All are welcome. Canada has an interesting and wonderful history - maybe not as "glamorous" as American history - but it is still fun to learn about and our electoral system may be a bit of a culture shock for Americans!!
I know a few Americans who immigrated to Nova Scotia after Bush’s 2nd term win and they are a great addition to our country. However I wouldn’t want to see too many progressives give up and leave the US to the tea parties and I’m sure that is not going to happen. But I would welcome more progressive people anytime nonetheless.
Who doesn't like poutine?
Two cross-border migrants – a Canadian friend who moved to the United States., and an American political scientist who's spent the last decade teaching in Canada – explained what really drives Americans into Canada. It's not politics, they say. Here's the American in Canada, Stephen M. Saideman of Carleton University:
Here is my standard answer [when asked whether or not "herds of Americans will move north is a certain presidential candidate wins"]: No. As my school's office manager (an American) put it, people move across the border for love or money. Either they want to move to be with someone or because there is a job for them. I moved north of the Wall border because I had a great job. I stayed north and moved slightly west for a better job. I did not move north to escape Bush.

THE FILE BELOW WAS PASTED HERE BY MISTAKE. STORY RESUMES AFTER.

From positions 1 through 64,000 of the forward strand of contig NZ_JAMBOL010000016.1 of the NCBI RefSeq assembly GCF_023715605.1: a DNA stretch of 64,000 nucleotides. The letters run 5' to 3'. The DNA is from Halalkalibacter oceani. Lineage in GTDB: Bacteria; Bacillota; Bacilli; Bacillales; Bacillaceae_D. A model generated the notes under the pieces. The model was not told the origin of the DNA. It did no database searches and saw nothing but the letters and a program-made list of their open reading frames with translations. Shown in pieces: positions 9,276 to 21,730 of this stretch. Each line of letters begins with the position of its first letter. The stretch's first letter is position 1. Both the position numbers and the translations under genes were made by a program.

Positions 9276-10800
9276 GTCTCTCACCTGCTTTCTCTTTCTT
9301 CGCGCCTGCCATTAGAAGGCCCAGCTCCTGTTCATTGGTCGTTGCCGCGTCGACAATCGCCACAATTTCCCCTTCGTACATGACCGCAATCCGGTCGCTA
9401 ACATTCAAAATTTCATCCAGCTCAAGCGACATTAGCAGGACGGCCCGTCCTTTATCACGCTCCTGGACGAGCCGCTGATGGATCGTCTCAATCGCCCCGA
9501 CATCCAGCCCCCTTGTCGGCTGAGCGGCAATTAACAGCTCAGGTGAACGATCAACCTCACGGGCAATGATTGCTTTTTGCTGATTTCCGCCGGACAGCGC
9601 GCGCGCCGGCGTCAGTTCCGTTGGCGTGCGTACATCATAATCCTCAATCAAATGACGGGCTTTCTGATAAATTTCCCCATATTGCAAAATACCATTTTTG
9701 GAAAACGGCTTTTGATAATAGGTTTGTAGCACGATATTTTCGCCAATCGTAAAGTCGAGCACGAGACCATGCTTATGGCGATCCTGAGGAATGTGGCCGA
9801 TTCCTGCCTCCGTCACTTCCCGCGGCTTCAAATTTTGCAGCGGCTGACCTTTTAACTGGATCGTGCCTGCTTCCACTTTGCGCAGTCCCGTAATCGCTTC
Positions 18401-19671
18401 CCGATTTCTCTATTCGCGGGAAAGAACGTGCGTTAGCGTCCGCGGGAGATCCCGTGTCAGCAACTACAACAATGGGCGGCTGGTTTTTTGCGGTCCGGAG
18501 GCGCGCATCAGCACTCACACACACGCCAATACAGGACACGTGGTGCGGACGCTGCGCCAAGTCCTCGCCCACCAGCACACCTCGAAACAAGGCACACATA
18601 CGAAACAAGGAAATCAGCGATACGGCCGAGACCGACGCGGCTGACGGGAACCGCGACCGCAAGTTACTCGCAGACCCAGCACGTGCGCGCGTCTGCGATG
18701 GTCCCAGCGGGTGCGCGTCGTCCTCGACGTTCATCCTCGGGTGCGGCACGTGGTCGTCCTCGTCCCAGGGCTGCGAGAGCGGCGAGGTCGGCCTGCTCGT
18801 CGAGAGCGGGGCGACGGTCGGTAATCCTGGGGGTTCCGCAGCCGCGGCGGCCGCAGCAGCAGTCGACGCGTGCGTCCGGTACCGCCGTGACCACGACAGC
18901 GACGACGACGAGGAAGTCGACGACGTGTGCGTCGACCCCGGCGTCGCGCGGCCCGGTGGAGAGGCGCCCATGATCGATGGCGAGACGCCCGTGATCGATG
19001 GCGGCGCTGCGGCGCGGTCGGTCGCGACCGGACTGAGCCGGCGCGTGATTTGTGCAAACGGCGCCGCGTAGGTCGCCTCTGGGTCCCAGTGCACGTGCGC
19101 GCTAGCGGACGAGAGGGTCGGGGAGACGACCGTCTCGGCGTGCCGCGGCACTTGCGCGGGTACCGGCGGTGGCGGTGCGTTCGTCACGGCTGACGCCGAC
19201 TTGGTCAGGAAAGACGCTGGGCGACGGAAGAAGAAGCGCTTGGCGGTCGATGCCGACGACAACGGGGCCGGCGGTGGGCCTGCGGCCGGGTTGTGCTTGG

Moving across an international boundary is actually pretty darned complicated and costly. The paperwork to become a permanent resident in Canada can be more than $2k for a family of three, and it can take years. When you enter the new country, you lose your old credit rating and are seen as a flight risk, so getting credit cards is hardly trivial, getting a car loan is more costly (oh, and moving a car across that border that is still being paid off is mucho complicated), and even buying a house can be a bit problematic.
Here's the Canadian in America, Laura Martyna:
I don't have any issue with the idea of Democrats fleeing north after a Republican president takes office. Realistically, I doubt people will uproot their lives for the sake of a health care system or wiping out Big Bird. I have several friends that I met while living in Canada who are American citizens and grew up living in the US, but are now living in Canada because they love skiing, or cultivating particular plants for example. Most have distant relatives from Canada or some other attachment to being there, but have chosen to stay.
It seems that the Vietnam War draft dodgers received a warm welcome in their new neighbourhoods from my understanding, so I don't see why Republican dodgers wouldn't be welcomed. Personally, if people feel frustrated enough to move to Canada - why not? I feel sorry for the travellers I have met over the years sporting Canadian flags on their backpacks, only to learn that they are American. If they want to make the move north, I think most Canadians would be sympathetic of their motives.
Potentially informing that sympathy – and the general tone of the responses I got – is the Canadian view of the presidential race. A recent poll found that 66 percent of Canadians prefer President Obama in the election, with only 9 percent saying they support Mitt Romney.